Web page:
9. There are a number of ultrawide zoom lenses (starting at 8 to 12 mm) on the market. Most are pretty expensive and pretty good. There's a comprehensive review and comparison 3/4 down the page here:
    If you want to get a standard zoom that goes wider, then check out Nikon 16-85 VR. While 2 mm doesn't sound like much, it's a world of difference.
  10. There's already been a few responses that 18mm on DX is fairly wide and that most don't need to go wider.
    there's also been a post or two about the cost of wider than 18mm zoom lenses... and there have been a few suggestions.
    I'd like to hear back from the OP to find out if wider than 18mm is really necessary or is the $250 35mm f/1.8 DX would be a better choice for learning.
  11. Its a very natural desire to want a wide angle zoom after the kit zoom. Some prefer a telezoom or even fast primes. It all depends on what kind of subjects or sceens you feel most for. A wide angle zoom is a very creative tool and fun to use, but also often surprisingly difficult to compose with.
    A zoom that end with 24, like Nikon 10-24 or Tokina 12-24, is very versatile since 24 mm represent a natural angle of view and just slightly distorted perspective. In other words, pictures from a 24 mm lens looks pretty natural. You will not need to change lenses as often as with a pure superwide zoom.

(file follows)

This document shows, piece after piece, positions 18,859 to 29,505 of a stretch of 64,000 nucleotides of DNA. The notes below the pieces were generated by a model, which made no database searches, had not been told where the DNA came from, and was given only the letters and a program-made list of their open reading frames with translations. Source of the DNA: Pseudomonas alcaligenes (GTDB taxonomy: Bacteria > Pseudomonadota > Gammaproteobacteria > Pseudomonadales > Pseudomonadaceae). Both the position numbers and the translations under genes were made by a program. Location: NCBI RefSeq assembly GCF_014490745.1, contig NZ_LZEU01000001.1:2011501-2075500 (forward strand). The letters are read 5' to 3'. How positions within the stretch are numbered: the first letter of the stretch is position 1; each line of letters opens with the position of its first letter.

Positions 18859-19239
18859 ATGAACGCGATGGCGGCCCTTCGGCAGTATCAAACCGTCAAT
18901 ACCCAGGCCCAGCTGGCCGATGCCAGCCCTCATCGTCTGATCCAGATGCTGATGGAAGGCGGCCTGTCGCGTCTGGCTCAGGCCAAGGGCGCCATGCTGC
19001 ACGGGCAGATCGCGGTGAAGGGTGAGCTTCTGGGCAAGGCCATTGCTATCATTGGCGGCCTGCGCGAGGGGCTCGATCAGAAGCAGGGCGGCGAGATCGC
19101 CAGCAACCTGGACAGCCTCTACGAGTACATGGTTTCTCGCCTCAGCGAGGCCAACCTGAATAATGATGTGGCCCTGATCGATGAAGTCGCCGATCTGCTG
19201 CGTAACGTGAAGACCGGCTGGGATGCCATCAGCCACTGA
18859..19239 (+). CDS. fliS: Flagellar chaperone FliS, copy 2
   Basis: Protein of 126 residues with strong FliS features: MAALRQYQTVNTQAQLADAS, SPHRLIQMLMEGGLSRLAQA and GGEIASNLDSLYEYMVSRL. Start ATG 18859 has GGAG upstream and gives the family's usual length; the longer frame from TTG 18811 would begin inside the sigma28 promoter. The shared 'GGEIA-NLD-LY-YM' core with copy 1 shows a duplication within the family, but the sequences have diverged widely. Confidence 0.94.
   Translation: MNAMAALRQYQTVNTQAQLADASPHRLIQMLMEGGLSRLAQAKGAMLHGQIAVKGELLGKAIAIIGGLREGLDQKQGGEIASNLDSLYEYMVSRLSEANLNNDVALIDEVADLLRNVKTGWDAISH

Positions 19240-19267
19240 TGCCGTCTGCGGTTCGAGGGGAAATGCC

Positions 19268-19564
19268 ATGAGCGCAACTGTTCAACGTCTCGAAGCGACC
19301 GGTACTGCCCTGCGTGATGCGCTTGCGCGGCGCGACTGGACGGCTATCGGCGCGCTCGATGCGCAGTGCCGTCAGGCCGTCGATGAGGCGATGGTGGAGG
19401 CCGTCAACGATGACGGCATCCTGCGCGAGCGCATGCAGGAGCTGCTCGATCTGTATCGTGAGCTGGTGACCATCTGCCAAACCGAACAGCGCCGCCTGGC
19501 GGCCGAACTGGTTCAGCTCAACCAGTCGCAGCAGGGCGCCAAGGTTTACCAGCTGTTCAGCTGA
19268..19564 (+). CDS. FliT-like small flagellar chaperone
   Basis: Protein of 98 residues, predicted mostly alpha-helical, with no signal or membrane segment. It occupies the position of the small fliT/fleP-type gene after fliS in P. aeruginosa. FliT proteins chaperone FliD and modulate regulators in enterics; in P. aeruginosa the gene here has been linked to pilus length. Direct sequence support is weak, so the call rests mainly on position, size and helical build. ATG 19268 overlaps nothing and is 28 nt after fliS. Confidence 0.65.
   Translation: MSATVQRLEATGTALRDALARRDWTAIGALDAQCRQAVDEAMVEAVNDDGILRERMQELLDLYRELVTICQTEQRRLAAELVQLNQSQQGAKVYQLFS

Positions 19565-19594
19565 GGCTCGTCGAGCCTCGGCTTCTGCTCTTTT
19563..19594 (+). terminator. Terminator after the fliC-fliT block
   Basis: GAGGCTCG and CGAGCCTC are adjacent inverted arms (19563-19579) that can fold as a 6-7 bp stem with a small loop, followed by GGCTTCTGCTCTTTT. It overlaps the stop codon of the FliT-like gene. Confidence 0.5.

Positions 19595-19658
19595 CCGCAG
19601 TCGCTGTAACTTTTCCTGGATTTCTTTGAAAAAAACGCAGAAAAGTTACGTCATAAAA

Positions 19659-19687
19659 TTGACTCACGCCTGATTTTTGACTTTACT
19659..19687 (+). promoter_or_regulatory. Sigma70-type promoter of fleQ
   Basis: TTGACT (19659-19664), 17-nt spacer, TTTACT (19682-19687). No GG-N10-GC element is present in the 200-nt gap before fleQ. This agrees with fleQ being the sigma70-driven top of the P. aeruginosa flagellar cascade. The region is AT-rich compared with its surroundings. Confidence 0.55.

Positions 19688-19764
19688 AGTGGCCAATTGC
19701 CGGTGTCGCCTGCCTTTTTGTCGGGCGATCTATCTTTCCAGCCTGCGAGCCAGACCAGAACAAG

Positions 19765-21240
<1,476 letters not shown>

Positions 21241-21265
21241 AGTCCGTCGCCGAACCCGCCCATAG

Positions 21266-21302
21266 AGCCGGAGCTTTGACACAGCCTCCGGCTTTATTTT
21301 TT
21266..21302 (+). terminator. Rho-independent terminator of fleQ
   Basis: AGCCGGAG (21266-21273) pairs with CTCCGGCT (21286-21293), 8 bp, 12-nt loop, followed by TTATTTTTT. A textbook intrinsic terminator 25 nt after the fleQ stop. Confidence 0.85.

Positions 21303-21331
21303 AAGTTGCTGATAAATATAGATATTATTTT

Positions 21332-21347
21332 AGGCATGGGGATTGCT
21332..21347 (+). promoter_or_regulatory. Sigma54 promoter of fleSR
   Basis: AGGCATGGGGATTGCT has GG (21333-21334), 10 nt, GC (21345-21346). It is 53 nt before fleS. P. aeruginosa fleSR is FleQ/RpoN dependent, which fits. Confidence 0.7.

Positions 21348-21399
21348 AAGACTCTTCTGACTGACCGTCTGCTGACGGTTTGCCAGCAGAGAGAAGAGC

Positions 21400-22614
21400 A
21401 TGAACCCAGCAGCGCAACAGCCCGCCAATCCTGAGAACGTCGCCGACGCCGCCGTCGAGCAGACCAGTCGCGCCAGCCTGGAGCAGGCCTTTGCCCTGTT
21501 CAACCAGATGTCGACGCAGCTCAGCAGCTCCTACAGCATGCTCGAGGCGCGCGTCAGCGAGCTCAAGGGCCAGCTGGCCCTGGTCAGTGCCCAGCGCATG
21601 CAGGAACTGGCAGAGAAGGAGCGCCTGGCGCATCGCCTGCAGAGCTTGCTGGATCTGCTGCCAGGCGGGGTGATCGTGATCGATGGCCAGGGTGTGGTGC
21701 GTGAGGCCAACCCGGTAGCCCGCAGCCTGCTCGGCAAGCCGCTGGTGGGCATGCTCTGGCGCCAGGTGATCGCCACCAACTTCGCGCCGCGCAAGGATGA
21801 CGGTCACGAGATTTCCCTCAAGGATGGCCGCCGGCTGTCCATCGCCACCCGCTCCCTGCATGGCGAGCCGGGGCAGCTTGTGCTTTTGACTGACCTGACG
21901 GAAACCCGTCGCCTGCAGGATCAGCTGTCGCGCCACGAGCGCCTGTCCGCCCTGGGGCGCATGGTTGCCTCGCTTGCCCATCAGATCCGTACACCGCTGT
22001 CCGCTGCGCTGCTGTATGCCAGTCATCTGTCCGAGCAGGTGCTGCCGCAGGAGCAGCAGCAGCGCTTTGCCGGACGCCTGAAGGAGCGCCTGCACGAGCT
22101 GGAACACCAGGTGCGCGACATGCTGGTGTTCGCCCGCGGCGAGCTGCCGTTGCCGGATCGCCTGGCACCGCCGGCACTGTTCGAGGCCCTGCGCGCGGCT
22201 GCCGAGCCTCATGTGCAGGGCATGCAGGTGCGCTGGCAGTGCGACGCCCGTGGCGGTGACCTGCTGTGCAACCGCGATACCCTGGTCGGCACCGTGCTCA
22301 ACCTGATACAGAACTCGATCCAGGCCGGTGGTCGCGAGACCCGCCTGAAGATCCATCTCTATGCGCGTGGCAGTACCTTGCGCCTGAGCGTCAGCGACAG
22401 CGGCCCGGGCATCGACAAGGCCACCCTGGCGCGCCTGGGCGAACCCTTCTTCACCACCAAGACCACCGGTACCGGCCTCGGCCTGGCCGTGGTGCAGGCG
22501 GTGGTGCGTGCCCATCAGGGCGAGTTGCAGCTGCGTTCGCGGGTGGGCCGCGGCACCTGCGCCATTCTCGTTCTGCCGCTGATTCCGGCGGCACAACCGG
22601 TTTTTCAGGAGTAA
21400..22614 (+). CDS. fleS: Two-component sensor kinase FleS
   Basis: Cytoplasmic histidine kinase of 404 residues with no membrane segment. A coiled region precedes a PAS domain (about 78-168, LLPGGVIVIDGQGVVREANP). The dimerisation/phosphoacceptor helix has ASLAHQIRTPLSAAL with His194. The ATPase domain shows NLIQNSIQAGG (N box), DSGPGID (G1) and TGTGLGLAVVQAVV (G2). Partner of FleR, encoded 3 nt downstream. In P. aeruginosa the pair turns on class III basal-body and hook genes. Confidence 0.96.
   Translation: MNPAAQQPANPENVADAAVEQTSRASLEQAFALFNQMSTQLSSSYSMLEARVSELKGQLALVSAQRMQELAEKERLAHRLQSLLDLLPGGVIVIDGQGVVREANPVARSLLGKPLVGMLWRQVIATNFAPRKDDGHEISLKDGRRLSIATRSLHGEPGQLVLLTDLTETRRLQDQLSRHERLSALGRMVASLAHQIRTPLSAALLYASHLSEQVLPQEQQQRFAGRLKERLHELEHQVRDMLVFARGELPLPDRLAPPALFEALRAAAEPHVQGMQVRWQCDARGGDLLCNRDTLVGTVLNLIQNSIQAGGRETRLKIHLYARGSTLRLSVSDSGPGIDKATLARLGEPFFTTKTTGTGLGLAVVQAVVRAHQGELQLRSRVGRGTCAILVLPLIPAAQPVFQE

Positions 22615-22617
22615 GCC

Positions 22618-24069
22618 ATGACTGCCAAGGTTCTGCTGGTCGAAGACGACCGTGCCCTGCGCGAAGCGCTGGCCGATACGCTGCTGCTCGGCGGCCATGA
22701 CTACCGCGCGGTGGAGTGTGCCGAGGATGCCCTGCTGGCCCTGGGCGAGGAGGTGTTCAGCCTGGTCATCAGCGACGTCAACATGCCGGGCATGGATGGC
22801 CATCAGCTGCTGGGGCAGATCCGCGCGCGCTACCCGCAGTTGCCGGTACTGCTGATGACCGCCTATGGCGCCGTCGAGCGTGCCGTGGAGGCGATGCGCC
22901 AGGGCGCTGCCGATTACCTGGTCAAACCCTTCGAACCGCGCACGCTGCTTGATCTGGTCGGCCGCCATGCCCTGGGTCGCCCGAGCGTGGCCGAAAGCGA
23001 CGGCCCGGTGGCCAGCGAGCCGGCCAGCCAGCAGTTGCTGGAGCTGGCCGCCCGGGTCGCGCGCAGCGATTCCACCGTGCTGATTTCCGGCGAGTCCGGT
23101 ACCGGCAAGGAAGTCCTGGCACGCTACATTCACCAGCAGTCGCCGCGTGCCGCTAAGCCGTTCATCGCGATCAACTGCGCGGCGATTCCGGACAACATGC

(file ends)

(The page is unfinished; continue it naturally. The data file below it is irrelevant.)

12. I agree completely with Jay's comments and advice to buy used. Almost every piece of equipment I own is used, usually purchased from those who bought and never used the equipment. I have saved thousands of dollars buying barely used lenses.
    Regarding whether an 18-55 is wide enough... If you do any type of real estate or architectural photography, you'll want something a bit wider.
  13. Wow!! Thank you all for your responses. I apologize I am a little late getting back.
    To the people who wanted to know what my level of experience is, I am a beginner. Just started with the SLR camera a couple of months ago. Took beginners class for SLR and composition.
    Till now I have found myself, mostly using the range closer to 55mm, but I love some of the work that I have seen of other people using wide angles. And I really want to explore it.
    After reading all of the responses, I guess best thing for me right now would be to explore the 18mm side of my lens more and then see how I like the pictures. Or to invest in something that is used and on the cheaper side. I guess I have got the gear lust too ;-)
    Thanks Again!!